NASA astronauts Anne McClain and Christina Koch were set to make some history at the end of this week with the first all-female spacewalk.
But the moment was put on hold – Koch will now do the spacewalk Friday with a male astronaut – because there weren’t enough spacesuits at the International Space Station that fit the two women.
NASA’s budget is $21.5 billion. Um, what exactly is going on up there?
For an explanation, we talked to two folks from NASA’s public affairs office: Brandi Dean (via email) and Stephanie Schierholz (by phone). Their answers have been edited for length.
CNN: Why weren’t there enough spacesuits that fit?
Brandi Dean: We do our best to anticipate the spacesuit sizes that each astronaut will need, based on the spacesuit size they wore in training on the ground, and in some cases (including Anne McClain’s) astronauts train in multiple sizes. However, individuals’ sizing needs may change when they are on orbit, in response to the changes living in microgravity can bring about in a body. In addition, no one training environment can fully simulate performing a spacewalk in microgravity, and an individual may find that their sizing preferences change in space.
This is all fascinating. So body sizes change in space?
Stephanie Schierholz: When you’re in space, your body changes because of the lack of gravity, right? So if you’re standing on Earth, gravity is pulling you down. The two most notable changes are fluid shifts in your body and most people’s spine tends to elongate. And that just creates conditions where your body behaves differently in space. So combine that then with spacewalking and training for spacewalks.
[Part of the astronauts’ training is at the Neutral Buoyancy Lab near the Johnson Space Center in Texas, which is essentially a giant swimming pool.]
When they’re in the neutral buoyancy lab they’re in a suit that’s pretty similar to the suit that they’d wear in space, but obviously there’s some changes made since you’re in water. And that’s the best analog we have … astronauts can have a situation in which they have a different experience when they’re actually in space than they do when they’re in the pool.
And so Ann (McClain) had trained in both a medium- and a large-torso spacesuit and thought that she was fine in either one. But when she actually got out in space wearing a spacesuit – she was wearing a medium last Friday – then she … really felt like that she should still be in a medium for future spacewalks. A large would be too big.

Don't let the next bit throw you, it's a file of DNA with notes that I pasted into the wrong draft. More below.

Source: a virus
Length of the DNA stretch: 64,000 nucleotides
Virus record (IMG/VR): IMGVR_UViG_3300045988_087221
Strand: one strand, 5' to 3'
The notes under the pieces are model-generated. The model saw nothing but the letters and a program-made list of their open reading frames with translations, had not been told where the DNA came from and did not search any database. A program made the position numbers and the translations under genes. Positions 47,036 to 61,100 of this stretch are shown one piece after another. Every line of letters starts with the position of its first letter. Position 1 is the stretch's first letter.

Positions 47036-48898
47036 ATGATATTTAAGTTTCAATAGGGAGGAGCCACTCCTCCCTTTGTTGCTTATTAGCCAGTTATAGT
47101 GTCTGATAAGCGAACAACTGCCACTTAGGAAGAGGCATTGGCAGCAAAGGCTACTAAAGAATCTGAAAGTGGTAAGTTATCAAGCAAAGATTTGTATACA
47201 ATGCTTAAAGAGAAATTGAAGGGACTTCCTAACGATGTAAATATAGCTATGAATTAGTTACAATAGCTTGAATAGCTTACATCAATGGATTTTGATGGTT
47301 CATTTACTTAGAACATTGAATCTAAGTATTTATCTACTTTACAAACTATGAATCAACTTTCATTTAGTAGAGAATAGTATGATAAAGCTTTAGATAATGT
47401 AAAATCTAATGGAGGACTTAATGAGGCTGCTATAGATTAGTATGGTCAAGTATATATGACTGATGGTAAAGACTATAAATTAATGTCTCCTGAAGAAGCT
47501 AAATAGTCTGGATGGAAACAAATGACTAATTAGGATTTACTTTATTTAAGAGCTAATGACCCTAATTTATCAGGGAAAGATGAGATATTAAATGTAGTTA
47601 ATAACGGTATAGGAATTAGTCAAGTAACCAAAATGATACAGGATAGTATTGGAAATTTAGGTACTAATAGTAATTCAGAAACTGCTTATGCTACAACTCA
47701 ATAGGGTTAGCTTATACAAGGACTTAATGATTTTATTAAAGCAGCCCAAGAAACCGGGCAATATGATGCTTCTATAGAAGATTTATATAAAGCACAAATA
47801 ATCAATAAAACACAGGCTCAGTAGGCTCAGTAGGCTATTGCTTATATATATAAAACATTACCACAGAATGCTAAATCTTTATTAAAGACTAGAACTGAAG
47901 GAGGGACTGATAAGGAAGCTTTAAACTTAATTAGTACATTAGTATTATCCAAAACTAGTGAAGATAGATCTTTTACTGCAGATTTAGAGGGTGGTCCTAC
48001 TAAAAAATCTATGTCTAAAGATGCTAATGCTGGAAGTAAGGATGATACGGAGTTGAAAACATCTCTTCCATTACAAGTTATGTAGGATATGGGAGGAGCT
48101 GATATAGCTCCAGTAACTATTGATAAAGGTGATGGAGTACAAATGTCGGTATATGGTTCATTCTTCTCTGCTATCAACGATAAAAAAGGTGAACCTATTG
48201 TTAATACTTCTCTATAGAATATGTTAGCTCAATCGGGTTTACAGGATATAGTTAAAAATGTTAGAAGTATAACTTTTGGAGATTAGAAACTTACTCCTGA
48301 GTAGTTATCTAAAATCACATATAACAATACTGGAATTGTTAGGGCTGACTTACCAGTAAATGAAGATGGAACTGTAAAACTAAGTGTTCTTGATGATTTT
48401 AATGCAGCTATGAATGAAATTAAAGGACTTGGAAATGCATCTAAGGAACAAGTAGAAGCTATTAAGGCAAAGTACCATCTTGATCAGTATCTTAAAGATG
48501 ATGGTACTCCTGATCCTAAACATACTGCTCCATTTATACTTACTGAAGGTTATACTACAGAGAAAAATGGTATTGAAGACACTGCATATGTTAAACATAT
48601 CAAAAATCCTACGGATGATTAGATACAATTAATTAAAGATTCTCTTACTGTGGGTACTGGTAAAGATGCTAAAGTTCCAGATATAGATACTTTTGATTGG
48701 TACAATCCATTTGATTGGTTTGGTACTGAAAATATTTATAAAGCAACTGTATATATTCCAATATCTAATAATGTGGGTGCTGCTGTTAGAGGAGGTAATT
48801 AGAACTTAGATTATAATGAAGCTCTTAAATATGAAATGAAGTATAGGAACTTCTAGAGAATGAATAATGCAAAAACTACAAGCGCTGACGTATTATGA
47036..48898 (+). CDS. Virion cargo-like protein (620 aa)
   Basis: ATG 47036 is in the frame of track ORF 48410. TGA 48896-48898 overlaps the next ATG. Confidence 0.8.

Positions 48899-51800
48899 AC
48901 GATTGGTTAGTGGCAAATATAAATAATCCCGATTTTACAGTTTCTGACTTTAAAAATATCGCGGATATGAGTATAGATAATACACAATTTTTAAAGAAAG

Dean: We have two medium hard upper torsos in space, two larges and two extra larges. However, one of the mediums and one of the extra larges are spares that would require additional time for configuration.
Schierholz: You don’t want the astronauts fighting against their spacesuit … because it’s already a physically demanding task to put them in a spacesuit and have them do work in it. And the suit itself is pressurized when they’re in space, so they’re already to some degree fighting against the spacesuit.
You want it to be as optimally fitted as possible. So the feedback from Anne was that she felt she should really be in a medium suit. There’s another medium torso but it’s not currently configured into a spacesuit. So it’s easier to swap out the spacewalkers than to swap out parts of the spacesuit.
It also helps them keep the schedule. If they reconfigure the suit, that would take significantly more time. They wouldn’t be able to do the spacewalk by Friday. And they want to do the spacewalk Friday because they have another spacewalk coming up April 8 and then there’s a rocket launch that’s bringing cargo to the space station on April 17. So they have all of these things sort of lining up that are keeping them busy.
Yeah, I can imagine.
Schierholz: It’s like if you have to reschedule an appointment, right? And you’re like, ‘Oh crap, where did that go? It doesn’t fit in the schedule anymore.’
We all can relate to that.
How much does the body change in microgravity?
Schierholz: Most astronauts will gain up to two inches in length when their spine elongates. But it’s different for every astronaut. And it’s completely based on the lack of gravity, so the minute that they get back into a gravity environment they go back to a more compressed spine. And some astronauts report that they know that they’re longer but they don’t really feel any difference and others report, you know, they feel different as a result.
Tell me more about the spacesuits.
Schierholz: I’m pretty sure that they’re the spacesuits we had for the shuttle program, too. I know that they’re suits we’ve had a long time. And there aren’t a lot of them and that they were made to be modular so that you can configure them to be the right shape and size for as many astronauts as possible.
Anything you’d like to add before I let you go?
Schierholz: I think it’s just inevitable that there will be an all-female spacewalk. It just won’t be this Friday.